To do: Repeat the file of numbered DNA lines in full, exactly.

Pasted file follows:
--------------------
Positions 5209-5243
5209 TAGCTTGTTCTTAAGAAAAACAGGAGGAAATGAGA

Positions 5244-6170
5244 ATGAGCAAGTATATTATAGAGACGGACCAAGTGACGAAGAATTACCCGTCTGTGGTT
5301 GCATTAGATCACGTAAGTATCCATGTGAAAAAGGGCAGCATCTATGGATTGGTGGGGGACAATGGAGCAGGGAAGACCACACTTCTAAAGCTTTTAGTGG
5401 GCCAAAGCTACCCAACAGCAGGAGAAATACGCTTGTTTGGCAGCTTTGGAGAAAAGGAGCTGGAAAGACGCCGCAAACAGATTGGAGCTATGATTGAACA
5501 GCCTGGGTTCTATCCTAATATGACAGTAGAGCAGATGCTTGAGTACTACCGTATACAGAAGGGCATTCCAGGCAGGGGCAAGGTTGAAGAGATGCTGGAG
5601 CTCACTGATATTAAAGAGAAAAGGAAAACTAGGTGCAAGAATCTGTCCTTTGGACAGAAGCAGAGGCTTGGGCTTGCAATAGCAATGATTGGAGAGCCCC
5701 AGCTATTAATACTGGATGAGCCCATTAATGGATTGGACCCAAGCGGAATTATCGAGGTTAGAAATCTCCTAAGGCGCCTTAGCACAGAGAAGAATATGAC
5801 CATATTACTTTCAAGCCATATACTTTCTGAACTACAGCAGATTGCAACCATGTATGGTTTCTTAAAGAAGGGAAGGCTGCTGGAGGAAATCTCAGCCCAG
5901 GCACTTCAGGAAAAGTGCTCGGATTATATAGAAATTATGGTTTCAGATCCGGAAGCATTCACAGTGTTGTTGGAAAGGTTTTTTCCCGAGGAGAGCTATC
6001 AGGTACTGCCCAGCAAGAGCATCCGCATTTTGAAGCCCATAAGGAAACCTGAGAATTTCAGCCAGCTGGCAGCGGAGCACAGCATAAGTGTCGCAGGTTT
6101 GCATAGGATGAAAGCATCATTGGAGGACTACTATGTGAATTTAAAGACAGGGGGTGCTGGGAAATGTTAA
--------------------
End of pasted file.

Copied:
Positions 5209-5243
5209 TAGCTTGTTCTTAAGAAAAACAGGAGGAAATGAGA

Positions 5244-6170
5244 ATGAGCAAGTATATTATAGAGACGGACCAAGTGACGAAGAATTACCCGTCTGTGGTT
5301 GCATTAGATCACGTAAGTATCCATGTGAAAAAGGGCAGCATCTATGGATTGGTGGGGGACAATGGAGCAGGGAAGACCACACTTCTAAAGCTTTTAGTGG
5401 GCCAAAGCTACCCAACAGCAGGAGAAATACGCTTGTTTGGCAGCTTTGGAGAAAAGGAGCTGGAAAGACGCCGCAAACAGATTGGAGCTATGATTGAACA
5501 GCCTGGGTTCTATCCTAATATGACAGTAGAGCAGATGCTTGAGTACTACCGTATACAGAAGGGCATTCCAGGCAGGGGCAAGGTTGAAGAGATGCTGGAG
5601 CTCACTGATATTAAAGAGAAAAGGAAAACTAGGTGCAAGAATCTGTCCTTTGGACAGAAGCAGAGGCTTGGGCTTGCAATAGCAATGATTGGAGAGCCCC
5701 AGCTATTAATACTGGATGAGCCCATTAATGGATTGGACCCAAGCGGAATTATCGAGGTTAGAAATCTCCTAAGGCGCCTTAGCACAGAGAAGAATATGAC
5801 CATATTACTTTCAAGCCATATACTTTCTGAACTACAGCAGATTGCAACCATGTATGGTTTCTTAAAGAAGGGAAGGCTGCTGGAGGAAATCTCAGCCCAG
5901 GCACTTCAGGAAAAGTGCTCGGATTATATAGAAATTATGGTTTCAGATCCGGAAGCATTCACAGTGTTGTTGGAAAGGTTTTTTCCCGAGGAGAGCTATC
6001 AGGTACTGCCCAGCAAGAGCATCCGCATTTTGAAGCCCATAAGGAAACCTGAGAATTTCAGCCAGCTGGCAGCGGAGCACAGCATAAGTGTCGCAGGTTT
6101 GCATAGGATGAAAGCATCATTGGAGGACTACTATGTGAATTTAAAGACAGGGGGTGCTGGGAAATGTTAA